Another concern consumers have with electric vehicles compared to gas revolves around the limited distance that one can drive on a single charge. For example, the Tesla Model S has a range of around 250 miles while the Nissan Leaf range is only around 85 miles.
Since electric charging stations aren’t readily available in every town, one must either limit their driving to their neighborhood or carefully plan long trips along routes that have charging centers available. Neither option is ideal nor as convenient as gas powered vehicles, which makes electric cars that much more difficult to justify.
The Past and Future of Tesla
The original mission of Tesla is quite impressive and noble. Again, the company wanted to provide a sustainable vehicle that rivaled the luxuriousness, usefulness, and visual appeal of a regular automobile. Part of this mission was fulfilled with their lithium-ion battery. Instead of limiting the vehicle’s traveling distance to 80 miles as the typical electric car does, Tesla’s batteries can last 265 miles per charge. This innovation alone has placed them in a class of their own and made the electric car a more viable choice for many.
Over the years, Tesla has seen their stock price soar to $286 per share (September, 2014), but within the past couple of quarters, the stock has been regressing. And, in their most recent press release, Tesla announced that their net income in the fourth quarter was negative, which marks the second quarter in a row of negative profits.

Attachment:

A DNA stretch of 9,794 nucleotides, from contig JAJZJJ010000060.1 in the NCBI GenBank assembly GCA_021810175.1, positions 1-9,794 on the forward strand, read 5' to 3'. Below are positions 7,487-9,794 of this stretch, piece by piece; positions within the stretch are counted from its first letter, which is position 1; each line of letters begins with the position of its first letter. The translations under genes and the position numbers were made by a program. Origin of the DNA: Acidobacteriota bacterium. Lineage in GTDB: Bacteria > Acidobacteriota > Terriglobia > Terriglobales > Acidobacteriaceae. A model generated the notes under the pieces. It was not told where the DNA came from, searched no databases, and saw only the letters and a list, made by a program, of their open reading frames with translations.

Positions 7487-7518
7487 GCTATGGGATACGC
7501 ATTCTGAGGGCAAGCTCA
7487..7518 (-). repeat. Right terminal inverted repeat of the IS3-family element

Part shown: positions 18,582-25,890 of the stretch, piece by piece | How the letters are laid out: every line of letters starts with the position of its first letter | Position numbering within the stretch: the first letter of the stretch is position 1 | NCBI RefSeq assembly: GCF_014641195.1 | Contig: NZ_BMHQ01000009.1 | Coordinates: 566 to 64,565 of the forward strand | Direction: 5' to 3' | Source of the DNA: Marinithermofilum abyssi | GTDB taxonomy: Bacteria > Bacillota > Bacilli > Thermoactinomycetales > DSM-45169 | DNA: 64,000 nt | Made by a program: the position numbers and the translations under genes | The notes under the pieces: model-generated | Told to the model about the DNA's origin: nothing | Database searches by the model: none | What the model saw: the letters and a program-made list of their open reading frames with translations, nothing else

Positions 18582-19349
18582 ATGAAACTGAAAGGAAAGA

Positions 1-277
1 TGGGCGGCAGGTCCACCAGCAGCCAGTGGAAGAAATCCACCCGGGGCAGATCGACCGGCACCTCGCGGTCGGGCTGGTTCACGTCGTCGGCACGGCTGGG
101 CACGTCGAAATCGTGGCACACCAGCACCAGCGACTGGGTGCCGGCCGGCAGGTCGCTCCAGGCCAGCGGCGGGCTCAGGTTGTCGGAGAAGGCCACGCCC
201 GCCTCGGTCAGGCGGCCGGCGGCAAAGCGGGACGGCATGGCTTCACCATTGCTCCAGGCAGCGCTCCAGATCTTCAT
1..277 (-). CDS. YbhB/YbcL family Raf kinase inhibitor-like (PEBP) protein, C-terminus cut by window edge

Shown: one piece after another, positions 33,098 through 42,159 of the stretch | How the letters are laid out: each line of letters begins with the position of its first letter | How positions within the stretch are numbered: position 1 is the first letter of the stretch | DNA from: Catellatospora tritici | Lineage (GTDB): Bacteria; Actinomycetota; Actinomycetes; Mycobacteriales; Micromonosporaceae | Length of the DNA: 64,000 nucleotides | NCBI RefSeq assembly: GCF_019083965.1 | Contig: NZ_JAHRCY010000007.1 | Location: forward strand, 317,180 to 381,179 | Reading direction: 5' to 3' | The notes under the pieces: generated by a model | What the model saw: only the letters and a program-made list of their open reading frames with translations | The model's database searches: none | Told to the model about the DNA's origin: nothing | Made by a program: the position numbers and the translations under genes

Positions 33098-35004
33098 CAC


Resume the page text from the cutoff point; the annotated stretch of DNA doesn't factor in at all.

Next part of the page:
The market reacted to the disappointing news, taking Tesla’s stock price down by more than 8% on the day of the release. According to the executives, the shortage in demand was due to severe winter weather, customers’ vacation schedules, and because of issues with shipping
One has to wonder how much the price of gasoline is impacting the sale of the Tesla. After all, the biggest selling point for electric vehicles is the savings one can accumulate by fueling their car with electricity instead of gasoline! If there are very little savings, could the market for electric vehicles remain strong? Has the decrease in demand already indicated the volatility in relation to the price of gas? Can the environmental benefit or access to commuter lanes continue to help carry some of that demand for electric vehicles even if the cost benefit decreases? If this is the case for Tesla and the price of oil remains low, there may be difficult times for not only Tesla, but perhaps the entire electric vehicle segment.
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Update 3/25: The original article incorrectly referenced Tesla cars as using fuel cells instead of lithium-ion batteries. The article has been updated to reflect the correct technology.